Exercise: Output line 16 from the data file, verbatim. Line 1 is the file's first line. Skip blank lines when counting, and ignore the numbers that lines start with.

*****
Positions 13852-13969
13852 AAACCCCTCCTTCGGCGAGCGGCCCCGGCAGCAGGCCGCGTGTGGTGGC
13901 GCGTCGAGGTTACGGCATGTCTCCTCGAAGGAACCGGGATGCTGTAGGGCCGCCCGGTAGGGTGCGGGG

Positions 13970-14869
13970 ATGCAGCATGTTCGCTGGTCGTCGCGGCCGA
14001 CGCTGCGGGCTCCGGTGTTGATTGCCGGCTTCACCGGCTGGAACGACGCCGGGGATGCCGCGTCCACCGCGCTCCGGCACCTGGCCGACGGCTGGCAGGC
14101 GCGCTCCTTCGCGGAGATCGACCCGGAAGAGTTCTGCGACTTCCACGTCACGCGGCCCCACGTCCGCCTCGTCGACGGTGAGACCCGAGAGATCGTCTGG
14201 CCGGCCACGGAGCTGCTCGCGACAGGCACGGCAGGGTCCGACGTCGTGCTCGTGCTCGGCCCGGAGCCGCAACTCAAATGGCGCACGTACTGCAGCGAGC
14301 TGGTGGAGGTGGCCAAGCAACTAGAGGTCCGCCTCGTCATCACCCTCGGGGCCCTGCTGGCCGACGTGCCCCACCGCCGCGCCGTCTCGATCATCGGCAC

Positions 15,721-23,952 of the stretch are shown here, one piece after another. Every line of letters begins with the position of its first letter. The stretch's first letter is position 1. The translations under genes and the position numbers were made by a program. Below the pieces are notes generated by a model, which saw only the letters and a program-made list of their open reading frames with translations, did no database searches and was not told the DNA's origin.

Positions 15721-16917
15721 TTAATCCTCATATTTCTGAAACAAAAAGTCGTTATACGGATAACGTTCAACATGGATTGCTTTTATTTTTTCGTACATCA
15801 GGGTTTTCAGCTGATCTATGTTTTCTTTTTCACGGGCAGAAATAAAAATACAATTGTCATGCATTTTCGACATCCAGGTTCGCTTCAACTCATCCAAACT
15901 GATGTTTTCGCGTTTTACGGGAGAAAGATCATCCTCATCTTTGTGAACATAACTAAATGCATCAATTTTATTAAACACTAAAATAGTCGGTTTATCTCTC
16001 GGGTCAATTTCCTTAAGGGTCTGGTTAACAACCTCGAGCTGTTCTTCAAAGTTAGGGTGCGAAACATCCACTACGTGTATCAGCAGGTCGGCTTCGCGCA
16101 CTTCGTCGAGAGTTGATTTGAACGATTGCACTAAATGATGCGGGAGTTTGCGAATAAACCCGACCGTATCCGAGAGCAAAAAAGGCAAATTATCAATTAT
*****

16101 CTTCGTCGAGAGTTGATTTGAACGATTGCACTAAATGATGCGGGAGTTTGCGAATAAACCCGACCGTATCCGAGAGCAAAAAAGGCAAATTATCAATTAT